can use the collection and access of functional coverage so as to dynamically modify the test
scenarios. An adaptation of these methodologies supported by reusable libraries is explained in
the book Verification Methodology Manual (VMM) for SystemVerilog [1]. “VMM Standard
Library object code is available today for VCS users. VMM Standard Library source code,
which can be used with EDA tools compliant with IEEE P1800 SystemVerilog, is planned to be
available for license at no additional charge by VCS users and SystemVerilog Catalyst members
before the end of the year”, (September 21, 2005).[2]

1.1 SystemVerilog Constructs Supporting Verification


A summary of the SystemVerilog constructs supporting verification is shown in Table 1.1.

Table 1.1 SystemVerilog Constructs for Verification


SystemVerilog Verification Application
construct
Interface and virtual Provides grouping of signals needed to be driven and viewed by the
interface verification model.
Class and virtual Builds reusable extendable classes for the definition of constrained-
class random variables and the collection of supporting tasks related to
common objectives.
Mailbox / Queue Provides channeling and synchronization of transactions and data. Is
also used by scoreboard for verification
Clocking block Identifies clock signals, and captures the timing and synchronization
requirements of the blocks being modeled.
Program block Provides an entry point to the execution of testbenches. Creates a scope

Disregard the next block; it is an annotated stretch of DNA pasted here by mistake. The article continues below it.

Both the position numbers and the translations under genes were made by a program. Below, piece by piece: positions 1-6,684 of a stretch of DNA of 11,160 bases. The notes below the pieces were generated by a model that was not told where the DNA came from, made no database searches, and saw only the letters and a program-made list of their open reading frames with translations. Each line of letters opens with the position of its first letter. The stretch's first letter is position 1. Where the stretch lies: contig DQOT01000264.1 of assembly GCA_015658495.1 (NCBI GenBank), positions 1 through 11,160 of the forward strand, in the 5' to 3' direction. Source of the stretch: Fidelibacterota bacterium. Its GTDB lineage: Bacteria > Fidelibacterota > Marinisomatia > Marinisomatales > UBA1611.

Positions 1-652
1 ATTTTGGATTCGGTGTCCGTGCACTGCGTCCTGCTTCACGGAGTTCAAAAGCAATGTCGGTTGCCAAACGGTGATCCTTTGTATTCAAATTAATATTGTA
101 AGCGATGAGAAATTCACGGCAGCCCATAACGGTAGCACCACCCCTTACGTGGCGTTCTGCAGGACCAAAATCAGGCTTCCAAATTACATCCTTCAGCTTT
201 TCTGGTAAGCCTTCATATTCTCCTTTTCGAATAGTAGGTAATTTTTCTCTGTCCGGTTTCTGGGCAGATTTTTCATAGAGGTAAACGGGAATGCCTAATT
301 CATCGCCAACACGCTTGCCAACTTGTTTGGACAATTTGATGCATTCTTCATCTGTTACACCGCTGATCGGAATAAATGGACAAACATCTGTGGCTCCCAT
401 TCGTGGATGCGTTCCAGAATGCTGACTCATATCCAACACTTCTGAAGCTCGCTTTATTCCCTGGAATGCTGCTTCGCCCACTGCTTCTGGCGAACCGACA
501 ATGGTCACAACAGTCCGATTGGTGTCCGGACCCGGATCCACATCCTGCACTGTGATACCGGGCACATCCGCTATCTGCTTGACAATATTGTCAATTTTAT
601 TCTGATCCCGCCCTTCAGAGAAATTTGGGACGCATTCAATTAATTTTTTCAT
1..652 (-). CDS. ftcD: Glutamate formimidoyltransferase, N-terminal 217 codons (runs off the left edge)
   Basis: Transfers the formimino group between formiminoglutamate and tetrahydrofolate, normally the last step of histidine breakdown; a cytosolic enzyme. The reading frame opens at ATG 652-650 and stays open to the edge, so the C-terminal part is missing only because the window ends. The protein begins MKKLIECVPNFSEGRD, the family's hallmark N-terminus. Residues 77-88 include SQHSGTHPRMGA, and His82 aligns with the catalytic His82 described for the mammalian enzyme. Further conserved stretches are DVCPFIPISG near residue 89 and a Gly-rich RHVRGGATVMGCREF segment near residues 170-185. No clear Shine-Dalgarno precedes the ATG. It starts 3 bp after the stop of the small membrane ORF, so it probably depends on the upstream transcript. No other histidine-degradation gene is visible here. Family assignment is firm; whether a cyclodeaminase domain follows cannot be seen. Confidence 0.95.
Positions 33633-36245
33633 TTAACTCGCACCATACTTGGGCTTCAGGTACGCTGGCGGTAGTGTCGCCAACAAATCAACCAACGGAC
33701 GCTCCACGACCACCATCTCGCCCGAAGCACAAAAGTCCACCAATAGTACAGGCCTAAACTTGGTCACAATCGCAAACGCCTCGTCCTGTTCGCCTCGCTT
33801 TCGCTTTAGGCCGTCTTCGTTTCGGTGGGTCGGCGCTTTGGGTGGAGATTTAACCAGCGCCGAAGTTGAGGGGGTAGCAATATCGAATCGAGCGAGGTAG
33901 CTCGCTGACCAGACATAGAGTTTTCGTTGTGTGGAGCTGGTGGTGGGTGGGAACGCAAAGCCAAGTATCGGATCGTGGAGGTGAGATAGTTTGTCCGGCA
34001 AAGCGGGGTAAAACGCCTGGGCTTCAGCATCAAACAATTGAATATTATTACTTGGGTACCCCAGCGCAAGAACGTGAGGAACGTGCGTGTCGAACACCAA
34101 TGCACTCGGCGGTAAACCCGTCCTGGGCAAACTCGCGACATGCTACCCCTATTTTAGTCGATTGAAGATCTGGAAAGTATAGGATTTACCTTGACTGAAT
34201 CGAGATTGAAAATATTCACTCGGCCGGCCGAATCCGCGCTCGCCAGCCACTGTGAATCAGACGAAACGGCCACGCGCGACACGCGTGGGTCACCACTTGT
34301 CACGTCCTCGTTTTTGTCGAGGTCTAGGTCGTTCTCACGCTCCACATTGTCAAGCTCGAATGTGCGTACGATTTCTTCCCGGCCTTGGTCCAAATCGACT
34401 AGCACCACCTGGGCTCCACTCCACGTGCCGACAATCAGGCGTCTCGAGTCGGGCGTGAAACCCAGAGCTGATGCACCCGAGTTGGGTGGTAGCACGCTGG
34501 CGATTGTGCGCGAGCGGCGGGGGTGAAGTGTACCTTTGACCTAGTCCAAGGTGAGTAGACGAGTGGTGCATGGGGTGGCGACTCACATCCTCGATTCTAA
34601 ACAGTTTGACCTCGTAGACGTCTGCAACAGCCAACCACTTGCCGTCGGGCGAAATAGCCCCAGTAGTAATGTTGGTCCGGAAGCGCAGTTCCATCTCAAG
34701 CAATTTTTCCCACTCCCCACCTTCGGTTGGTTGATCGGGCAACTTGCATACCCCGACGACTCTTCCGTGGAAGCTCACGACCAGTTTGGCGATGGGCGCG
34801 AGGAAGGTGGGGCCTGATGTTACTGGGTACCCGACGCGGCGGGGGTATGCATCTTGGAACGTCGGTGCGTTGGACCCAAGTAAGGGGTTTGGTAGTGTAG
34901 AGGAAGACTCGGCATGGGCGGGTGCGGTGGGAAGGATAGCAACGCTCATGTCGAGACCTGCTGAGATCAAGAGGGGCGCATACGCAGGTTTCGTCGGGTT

that encapsulates program-wide data. Provides a syntactic context that
specifies scheduling in the Reactive region. Creates a clear separation of
testbench and design thereby eliminating race conditions in older
Verilog.
covergroup Provides coverage of variables and expressions, as well as cross coverage
between them.
Assertions, cover Captures temporal behavior of the design as assumptions, checks those
( SystemVerilog behaviors, provides functional coverage and the reporting of information
Assertions) upon error. Assertions can interact with the testbench. [3]
API Supports Application Programming Interface (API) for assertions and
coverage.

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SNUG San Jose 2006 VMMing a SystemVerilog Testbench by Example
The SystemVerilog class construct deserve some explanation because they are core to the VMM
methodology. A class is a collection of data (class properties) and a set of subroutines (methods)
that operate on that data.
Classes can be inherited to extend functionality.
Classes can be virtual (requiring a subclass)
Classes can be used to build libraries for common functions, e.g., VMM.
Classes must be instantiated and constructed to be used.
The randomize function can be used to randomize class variables.
Classes can be typed parameterized.